Learn how to plan for future growth instead of chasing short-term profits
Too many Australian executives chase short-term profits at the expense of planning for the long run, says Melbourne Business School Associate Professor Don O'Sullivan.
"Short-term profit chasers are incapable of deciding the perennial issues of how much, how fast and at what risk a firm can grow," Prof O’Sullivan says.
"They focus on easy-to-measure tangible assets, like stock and sales, rather than intangible things, like brand, reputation and customer relationships, which are necessary for long-term growth."
Planning for growth often requires a shift in the way companies structure their budgets and management reports, says Prof O'Sullivan, who works as a consultant on strategy and executive decision making for a range of blue-chip organisations in addition to teaching.
"Executives should augment their reports with future revenue drivers – including reliable demand-side goals with performance indicators around growth and the related risks," he says.
"It elevates the imperative to manage demand in your reporting cycle. Unilever, Nike and Amazon lead best-practice here."
To teach executives how to plan for growth, Prof O'Sullivan will launch a new two-day short course called Growing Demand at Melbourne Business School in June. The course will run again in September.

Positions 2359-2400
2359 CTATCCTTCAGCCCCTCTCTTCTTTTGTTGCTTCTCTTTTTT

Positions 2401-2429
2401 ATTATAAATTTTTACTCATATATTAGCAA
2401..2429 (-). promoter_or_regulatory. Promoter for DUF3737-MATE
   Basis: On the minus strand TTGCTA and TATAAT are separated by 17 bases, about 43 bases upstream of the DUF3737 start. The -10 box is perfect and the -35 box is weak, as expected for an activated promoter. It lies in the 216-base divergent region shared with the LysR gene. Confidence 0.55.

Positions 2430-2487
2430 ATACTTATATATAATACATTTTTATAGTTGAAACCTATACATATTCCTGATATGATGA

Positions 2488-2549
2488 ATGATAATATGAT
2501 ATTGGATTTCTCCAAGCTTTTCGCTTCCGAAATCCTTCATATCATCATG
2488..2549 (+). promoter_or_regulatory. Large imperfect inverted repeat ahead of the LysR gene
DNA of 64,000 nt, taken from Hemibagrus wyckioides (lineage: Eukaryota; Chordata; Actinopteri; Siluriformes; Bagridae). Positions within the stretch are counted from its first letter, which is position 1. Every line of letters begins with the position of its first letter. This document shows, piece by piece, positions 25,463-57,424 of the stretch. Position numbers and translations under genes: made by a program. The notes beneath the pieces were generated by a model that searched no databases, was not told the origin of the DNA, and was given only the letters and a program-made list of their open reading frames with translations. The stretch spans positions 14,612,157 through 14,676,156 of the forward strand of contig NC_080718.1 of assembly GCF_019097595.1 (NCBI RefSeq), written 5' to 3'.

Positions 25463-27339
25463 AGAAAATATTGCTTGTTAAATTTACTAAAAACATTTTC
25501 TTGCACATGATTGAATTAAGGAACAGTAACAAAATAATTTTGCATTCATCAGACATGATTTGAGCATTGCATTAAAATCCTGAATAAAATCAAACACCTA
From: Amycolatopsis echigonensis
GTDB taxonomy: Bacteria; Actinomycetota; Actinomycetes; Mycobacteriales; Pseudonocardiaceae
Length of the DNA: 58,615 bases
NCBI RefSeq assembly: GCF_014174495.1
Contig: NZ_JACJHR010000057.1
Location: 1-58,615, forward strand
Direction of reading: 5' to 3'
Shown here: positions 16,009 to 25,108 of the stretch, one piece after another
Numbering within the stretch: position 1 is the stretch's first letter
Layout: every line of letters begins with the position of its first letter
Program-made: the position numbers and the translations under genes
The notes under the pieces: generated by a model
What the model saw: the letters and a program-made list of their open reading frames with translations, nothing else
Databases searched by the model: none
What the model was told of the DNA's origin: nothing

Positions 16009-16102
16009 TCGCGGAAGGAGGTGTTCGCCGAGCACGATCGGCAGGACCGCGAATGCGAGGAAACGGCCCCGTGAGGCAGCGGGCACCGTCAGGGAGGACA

The program will cover the five factor executives need to consider to progressively shift their company's attention to revenue pool indicators within the market:
- Share of market growth/revenue expectation
- Growth potential within markets at the region or brand level and broader growth opportunities
- Market interventions necessary to deliver against these growth goals
- Spend necessary to deliver market interventions
- Project-based budget allocation
Participants in the program will learn how to measure the potential of intangible assets such as brand equity – and their performance indicators – as well as how to budget for growth.
"Unfortunately, many firms take a ‘rinse and repeat’ approach to budgeting. It sees them budgeting the same as last year rather than take advantage of the different landscape this year," Prof O'Sullivan says.
"The resources they distribute to chasing demand need to reflect the scale of their opportunity. If not, then they should reassess budgeting for the year, especially as intangible assets become central to the firm’s performance."